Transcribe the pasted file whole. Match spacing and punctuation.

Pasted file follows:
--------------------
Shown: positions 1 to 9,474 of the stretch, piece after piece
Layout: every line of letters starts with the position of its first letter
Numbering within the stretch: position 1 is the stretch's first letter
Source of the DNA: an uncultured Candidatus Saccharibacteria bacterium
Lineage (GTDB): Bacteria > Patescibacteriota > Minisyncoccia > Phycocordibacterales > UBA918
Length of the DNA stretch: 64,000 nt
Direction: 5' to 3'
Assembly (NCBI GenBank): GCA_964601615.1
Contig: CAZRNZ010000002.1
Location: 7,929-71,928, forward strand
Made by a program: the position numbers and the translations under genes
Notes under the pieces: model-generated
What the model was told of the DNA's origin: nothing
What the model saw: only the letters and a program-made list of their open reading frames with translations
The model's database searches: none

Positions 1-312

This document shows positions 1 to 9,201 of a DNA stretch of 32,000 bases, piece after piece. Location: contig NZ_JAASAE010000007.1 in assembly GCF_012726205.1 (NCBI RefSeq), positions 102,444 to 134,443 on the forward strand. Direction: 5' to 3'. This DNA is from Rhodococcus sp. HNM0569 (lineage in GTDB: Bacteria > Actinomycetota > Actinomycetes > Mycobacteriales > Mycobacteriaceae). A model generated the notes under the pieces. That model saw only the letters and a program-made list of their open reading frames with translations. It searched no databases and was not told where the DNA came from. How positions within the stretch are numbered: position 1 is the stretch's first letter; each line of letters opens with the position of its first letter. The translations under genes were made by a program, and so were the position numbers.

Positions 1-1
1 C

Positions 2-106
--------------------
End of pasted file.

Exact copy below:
Shown: positions 1 to 9,474 of the stretch, piece after piece
Layout: every line of letters starts with the position of its first letter
Numbering within the stretch: position 1 is the stretch's first letter
Source of the DNA: an uncultured Candidatus Saccharibacteria bacterium
Lineage (GTDB): Bacteria > Patescibacteriota > Minisyncoccia > Phycocordibacterales > UBA918
Length of the DNA stretch: 64,000 nt
Direction: 5' to 3'
Assembly (NCBI GenBank): GCA_964601615.1
Contig: CAZRNZ010000002.1
Location: 7,929-71,928, forward strand
Made by a program: the position numbers and the translations under genes
Notes under the pieces: model-generated
What the model was told of the DNA's origin: nothing
What the model saw: only the letters and a program-made list of their open reading frames with translations
The model's database searches: none

Positions 1-312

This document shows positions 1 to 9,201 of a DNA stretch of 32,000 bases, piece after piece. Location: contig NZ_JAASAE010000007.1 in assembly GCF_012726205.1 (NCBI RefSeq), positions 102,444 to 134,443 on the forward strand. Direction: 5' to 3'. This DNA is from Rhodococcus sp. HNM0569 (lineage in GTDB: Bacteria > Actinomycetota > Actinomycetes > Mycobacteriales > Mycobacteriaceae). A model generated the notes under the pieces. That model saw only the letters and a program-made list of their open reading frames with translations. It searched no databases and was not told where the DNA came from. How positions within the stretch are numbered: position 1 is the stretch's first letter; each line of letters opens with the position of its first letter. The translations under genes were made by a program, and so were the position numbers.

Positions 1-1
1 C

Positions 2-106